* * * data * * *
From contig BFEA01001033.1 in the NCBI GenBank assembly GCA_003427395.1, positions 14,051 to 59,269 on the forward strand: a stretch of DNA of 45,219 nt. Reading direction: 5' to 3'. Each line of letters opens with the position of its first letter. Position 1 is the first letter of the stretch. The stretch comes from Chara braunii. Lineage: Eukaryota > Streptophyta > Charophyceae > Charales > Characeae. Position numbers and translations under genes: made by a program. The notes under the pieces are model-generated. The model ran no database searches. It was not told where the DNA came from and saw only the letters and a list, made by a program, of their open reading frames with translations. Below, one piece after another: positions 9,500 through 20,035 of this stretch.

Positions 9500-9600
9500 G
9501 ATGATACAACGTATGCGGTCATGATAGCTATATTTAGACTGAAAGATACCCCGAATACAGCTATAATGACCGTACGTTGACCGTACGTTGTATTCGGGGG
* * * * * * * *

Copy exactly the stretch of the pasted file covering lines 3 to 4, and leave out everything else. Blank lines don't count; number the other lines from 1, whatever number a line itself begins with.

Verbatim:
9500 G
9501 ATGATACAACGTATGCGGTCATGATAGCTATATTTAGACTGAAAGATACCCCGAATACAGCTATAATGACCGTACGTTGACCGTACGTTGTATTCGGGGG